My team at BitMint was awarded first prize in an international financial innovation competition more than 10 years ago, our product announced as “the only candidate qualifying as a universal digital representation of worldwide currencies.” Back in October 2011, we were ahead of time.
In an interview by a Chinese TV channel two years later, I predicted that the yuan would be digitized, enabling citizens to store digital money in their mobile phones — analogous to how we carry paper cash in our wallets — for executing online and offline transactions. Under the radar, then-governor of the People’s Bank of China Zhou Xiaochuan had made a strategic decision to explore this very direction. Since 2014, the PBOC has executed a very professional and responsible exploration process, not discarding any possible technology or financial model that was developed elsewhere. We have been privileged to be invited to contribute to this brainstorming process, as well as to lead real-world retail CBDC trials for China since 2018.
Expectations are high as the Winter Olympic Games in Beijing near, when a limited version of the digital yuan will be showcased to the world with promised 24/7 support available in multiple languages for foreign visitors. As of Dec. 31, 2021, there have been more than 8 million e-CNY pilot scenarios, and a total of 261 million personal wallets have been opened with a transaction amount of 87.6 billion yuan (US$13.6 billion).
The elephant in the room: Quantum computers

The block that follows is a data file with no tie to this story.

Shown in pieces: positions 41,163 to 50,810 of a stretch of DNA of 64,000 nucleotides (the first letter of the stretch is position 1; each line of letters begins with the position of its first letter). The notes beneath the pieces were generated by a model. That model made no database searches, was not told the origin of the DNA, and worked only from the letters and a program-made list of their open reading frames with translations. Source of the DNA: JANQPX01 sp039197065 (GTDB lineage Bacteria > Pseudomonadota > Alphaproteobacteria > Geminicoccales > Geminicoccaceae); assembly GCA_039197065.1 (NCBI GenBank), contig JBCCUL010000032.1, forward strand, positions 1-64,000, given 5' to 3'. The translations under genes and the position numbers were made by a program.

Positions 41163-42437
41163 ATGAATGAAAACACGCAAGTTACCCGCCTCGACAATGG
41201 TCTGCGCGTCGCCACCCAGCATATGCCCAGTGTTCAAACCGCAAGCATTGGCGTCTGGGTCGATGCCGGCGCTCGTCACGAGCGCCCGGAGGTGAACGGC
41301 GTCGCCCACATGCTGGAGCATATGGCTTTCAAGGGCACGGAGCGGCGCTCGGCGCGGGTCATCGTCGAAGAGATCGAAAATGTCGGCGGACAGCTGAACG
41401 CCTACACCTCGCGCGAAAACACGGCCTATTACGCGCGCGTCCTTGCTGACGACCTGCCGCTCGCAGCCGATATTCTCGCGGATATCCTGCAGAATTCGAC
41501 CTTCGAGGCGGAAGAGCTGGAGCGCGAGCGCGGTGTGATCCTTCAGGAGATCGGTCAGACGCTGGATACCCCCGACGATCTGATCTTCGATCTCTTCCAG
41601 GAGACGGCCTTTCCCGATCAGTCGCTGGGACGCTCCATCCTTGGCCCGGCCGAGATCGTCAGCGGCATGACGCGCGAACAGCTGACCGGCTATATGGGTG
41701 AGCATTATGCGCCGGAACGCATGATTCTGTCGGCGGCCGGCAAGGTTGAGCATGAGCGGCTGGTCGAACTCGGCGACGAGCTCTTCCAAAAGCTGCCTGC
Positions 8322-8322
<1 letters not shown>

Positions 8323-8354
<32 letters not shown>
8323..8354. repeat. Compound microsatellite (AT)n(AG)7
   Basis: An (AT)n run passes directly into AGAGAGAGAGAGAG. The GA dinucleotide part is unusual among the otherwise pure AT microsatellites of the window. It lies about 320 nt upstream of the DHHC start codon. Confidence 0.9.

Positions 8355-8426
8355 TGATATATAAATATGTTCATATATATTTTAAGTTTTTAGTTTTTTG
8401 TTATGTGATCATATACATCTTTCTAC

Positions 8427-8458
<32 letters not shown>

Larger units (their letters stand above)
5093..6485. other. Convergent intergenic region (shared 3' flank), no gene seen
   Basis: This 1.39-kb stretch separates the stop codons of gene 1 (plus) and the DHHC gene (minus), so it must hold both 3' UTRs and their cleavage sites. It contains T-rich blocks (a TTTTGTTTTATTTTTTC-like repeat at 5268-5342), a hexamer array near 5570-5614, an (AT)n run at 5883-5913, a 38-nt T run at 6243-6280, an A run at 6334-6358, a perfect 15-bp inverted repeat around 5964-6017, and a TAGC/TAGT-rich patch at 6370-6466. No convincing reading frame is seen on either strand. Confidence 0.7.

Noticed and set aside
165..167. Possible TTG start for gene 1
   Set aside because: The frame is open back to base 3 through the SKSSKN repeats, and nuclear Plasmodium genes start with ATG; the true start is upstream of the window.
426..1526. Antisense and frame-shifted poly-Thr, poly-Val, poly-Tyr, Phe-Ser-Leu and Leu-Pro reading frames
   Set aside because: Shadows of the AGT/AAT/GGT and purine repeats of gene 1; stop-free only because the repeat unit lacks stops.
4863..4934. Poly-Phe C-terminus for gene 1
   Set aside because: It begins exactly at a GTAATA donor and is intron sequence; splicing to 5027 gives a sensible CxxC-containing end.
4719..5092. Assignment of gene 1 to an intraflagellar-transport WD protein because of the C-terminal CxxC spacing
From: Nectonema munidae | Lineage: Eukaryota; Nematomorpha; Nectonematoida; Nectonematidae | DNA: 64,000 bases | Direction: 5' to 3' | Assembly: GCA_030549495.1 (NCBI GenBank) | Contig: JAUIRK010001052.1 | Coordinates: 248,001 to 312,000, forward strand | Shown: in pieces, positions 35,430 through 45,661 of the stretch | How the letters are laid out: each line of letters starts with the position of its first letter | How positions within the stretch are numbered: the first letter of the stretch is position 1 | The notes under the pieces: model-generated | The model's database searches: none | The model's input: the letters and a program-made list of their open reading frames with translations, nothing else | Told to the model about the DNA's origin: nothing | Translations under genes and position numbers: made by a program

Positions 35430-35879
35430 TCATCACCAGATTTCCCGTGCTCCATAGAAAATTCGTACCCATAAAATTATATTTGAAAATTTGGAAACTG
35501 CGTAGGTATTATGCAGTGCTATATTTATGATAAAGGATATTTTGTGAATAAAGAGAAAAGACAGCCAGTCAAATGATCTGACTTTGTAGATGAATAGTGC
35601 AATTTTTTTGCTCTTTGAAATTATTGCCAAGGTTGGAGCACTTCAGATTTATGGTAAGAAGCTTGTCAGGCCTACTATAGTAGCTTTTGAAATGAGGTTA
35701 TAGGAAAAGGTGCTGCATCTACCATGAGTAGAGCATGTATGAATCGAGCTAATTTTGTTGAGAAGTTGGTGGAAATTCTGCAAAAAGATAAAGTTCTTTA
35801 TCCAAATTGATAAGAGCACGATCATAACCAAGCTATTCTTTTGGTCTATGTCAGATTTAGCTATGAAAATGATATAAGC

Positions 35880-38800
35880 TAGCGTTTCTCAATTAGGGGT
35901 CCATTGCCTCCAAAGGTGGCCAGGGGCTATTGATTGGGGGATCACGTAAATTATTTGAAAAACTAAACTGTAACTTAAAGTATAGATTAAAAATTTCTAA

The Chinese did not need the World Economic Forum to tell it that “quantum computing will ultimately impact all financial services as it compromises major data encryption methodologies and cryptographic primitives used for protecting access, confidentiality and integrity of data stored and transmitted. CBDC is no exception.”
Unfortunately, most of the 15 retail CBDC pilots announced so far by smaller economies use architectures that do not deal properly with this threat, by design. Not only that: the architectures that they have adopted are limited in functionality and may jeopardize users’ privacy beyond the required amount for AML and prevention of illegal activities.
In that respect BitMint is speaking the same language with the Chinese. Unlike some central banks that claim to be “technology agnostic,” the Chinese agree that a quantum-cryptanalytic-resistant architecture for CBDC is not “overdoing it,” especially because it offers all the versatility and power of crypto-based digital currencies, but without the unacceptable risk of currency collapse.
The financial world is anxious to watch the potential use of the digital yuan in an international setting, especially since learning of hurdles faced by CBDC systems in other countries. Thailand announced in late December it would delay the launch of its retail CBDC, presenting an opportunity for the Bank of Thailand to reconsider the risks of not adopting a quantum-cryptanalytic-resistant architecture as a design choice. Central banks must take into account potential flaws from Day One, rather than relying on add-on complexity layers. Quantum computers will break those classic cryptographic algorithms.